Belfast Telegraph

I couldn't be any more proud, says dad of Northern Ireland manager O'Neill

By Angela Rainey

The father of Northern Ireland manager Michael O'Neill said that he could not feel any more proud after his son made history by leading the team to the first knock-out round of the Euros.

Although Northern Ireland lost 1-0 to world champions Germany, Turkey's win over the Czech Republic secured the team a place in the last 16 to the delight of O'Neill's family and the loyal GAWA.

The Northern Ireland manager is now looking forward to the next game against Wales.

After the Republic's victory over Italy decided who NI would face, he said: "It is going to be a fantastic game. We will be heading back to the Parc des Princes, which as we know from Tuesday night is a brilliant stadium. We will benefit from the familiarity of having been there already, of having done the journey and of having played on the pitch.

"We are in no doubt that it is going to be a tough game against Wales, but we will go into the match believing that we can win and that we can progress."

His dad Des, who attended the Northern Ireland versus Poland match in Nice, is now back in his Portadown home with wife Pat, where they plan to watch the rest of the tournament, while all four children and eight grandchildren remain in France to lend support.

Mr O'Neill Snr, a football fan and former GAA and hurling player, called his son's achievement "tremendous".

"I have to say that I certainly am proud," he said.

"It is a remarkable achievement for the team and the manager and it seems all the scribes agree.

"It has been tremendous to get a small place like Northern Ireland into a major tournament like the Euros. It really is just tremendous.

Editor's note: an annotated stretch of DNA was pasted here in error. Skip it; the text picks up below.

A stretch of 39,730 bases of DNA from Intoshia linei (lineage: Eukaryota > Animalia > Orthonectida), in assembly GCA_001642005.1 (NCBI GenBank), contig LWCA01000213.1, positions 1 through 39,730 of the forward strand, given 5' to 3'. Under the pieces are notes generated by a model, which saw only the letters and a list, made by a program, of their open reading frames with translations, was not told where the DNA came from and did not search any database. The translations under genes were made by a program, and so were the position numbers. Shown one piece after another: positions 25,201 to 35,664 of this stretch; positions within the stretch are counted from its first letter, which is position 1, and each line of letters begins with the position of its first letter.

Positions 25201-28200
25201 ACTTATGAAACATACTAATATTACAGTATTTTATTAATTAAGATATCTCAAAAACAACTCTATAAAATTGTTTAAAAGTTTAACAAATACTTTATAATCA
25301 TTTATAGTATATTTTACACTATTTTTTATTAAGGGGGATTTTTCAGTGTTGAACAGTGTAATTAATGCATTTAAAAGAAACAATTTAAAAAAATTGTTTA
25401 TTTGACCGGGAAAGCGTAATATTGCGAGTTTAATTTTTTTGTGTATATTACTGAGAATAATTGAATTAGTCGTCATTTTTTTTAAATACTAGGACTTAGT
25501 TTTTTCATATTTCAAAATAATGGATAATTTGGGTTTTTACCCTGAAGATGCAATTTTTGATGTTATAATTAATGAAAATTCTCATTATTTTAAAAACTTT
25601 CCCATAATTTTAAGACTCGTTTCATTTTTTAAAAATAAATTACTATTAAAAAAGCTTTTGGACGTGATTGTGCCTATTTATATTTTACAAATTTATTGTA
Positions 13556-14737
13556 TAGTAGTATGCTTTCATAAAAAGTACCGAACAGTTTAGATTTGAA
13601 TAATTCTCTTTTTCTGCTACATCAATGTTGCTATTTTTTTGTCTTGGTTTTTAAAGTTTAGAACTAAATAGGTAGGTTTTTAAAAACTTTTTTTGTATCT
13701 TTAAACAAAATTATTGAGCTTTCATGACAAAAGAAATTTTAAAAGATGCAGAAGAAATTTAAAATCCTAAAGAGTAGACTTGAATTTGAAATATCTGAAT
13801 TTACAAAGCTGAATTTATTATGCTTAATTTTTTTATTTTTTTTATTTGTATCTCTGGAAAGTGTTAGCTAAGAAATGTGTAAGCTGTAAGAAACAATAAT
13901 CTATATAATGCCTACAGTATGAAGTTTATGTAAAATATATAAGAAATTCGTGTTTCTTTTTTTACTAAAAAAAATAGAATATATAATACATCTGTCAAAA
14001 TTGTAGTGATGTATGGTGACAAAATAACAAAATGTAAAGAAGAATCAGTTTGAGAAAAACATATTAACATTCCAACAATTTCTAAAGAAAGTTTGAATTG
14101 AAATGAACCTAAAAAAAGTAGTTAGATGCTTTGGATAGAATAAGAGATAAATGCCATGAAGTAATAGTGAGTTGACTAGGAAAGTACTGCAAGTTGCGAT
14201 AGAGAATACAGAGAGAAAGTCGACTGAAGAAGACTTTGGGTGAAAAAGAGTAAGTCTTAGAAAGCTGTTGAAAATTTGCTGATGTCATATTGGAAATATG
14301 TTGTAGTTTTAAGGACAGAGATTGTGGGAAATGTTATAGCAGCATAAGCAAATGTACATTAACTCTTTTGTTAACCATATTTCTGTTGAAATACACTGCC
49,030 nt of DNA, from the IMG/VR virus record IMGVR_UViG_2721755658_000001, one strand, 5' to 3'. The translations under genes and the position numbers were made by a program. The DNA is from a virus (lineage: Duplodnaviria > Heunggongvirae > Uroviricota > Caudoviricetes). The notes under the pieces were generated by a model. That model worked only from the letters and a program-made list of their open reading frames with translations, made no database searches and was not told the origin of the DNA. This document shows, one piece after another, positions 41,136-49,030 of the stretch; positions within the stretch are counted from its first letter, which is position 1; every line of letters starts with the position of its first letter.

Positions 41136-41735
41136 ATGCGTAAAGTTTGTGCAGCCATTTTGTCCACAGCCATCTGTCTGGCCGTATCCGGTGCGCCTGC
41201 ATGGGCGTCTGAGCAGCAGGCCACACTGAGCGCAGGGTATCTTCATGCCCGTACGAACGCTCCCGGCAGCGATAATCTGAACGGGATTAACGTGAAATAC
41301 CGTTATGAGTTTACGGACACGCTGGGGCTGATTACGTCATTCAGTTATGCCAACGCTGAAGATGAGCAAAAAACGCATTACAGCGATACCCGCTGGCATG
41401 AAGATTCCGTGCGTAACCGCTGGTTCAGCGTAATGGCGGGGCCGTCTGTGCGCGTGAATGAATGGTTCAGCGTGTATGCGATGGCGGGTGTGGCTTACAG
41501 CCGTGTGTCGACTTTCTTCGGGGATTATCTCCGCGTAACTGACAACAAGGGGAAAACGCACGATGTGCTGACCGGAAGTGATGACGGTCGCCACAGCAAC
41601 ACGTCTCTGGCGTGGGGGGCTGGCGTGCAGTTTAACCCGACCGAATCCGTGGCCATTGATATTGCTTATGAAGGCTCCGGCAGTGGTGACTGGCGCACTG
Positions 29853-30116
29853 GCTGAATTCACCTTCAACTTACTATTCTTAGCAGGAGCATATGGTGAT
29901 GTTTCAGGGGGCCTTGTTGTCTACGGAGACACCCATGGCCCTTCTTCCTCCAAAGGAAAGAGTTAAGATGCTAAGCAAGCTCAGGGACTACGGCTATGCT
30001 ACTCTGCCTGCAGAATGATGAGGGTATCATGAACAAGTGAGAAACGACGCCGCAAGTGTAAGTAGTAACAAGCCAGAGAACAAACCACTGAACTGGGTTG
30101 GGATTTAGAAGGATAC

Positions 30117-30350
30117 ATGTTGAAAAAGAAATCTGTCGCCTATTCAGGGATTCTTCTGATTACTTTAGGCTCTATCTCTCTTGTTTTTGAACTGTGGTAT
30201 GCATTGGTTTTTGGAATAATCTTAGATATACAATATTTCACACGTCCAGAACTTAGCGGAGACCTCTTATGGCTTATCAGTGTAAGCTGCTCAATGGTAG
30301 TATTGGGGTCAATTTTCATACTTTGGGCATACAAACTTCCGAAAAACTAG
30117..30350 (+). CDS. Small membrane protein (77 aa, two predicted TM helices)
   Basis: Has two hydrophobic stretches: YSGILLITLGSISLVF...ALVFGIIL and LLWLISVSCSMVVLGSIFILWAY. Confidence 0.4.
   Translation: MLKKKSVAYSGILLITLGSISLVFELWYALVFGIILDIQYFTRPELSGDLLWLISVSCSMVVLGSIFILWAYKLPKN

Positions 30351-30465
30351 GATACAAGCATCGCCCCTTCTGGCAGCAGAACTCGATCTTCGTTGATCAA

"A couple of years ago, it was impossible to conceive and so it is to his and the team's credit that they have got this far.

"I did not think a couple of years ago, when results were really going very poorly, that they would ever get this length at all.

"Both his mother and I are really delighted that he has been so hugely successful as manager. I don't think we could feel any prouder.

"We're a close-knit family, we see each other all the time and we all get on well, so although the father of the O'Neill family might not be there (for the match), there certainly are plenty of O'Neills there to represent me."

Clearly proud of his son and the efforts of the team, Mr O'Neill told the Nolan Show yesterday of his son's fledgling footballing career.

He said: "I would always watch soccer, but I was always on the other side of the fence with GAA, and played hurling and Gaelic football, but I always went to watch Michael play at Coleraine. Most of the time he is calm and collected, but when Northern Ireland had finally qualified at Windsor Park, as he said himself, he took off down the sideline like a greyhound.

"When you achieve something like that, it's very hard to sit there all cool, calm and collected."

He told how the six minutes of extra time in Nice felt like he was on the edge of his seat for hours as he steeled his nerves and waited with bated breath.

"There were experts on the television like the footballers and the journalists saying Northern Ireland would not get one point and there they are," Mr O'Neill added.

"It goes to show that no one is infallible. I just hope my nerves hold out for the next game."

Belfast Telegraph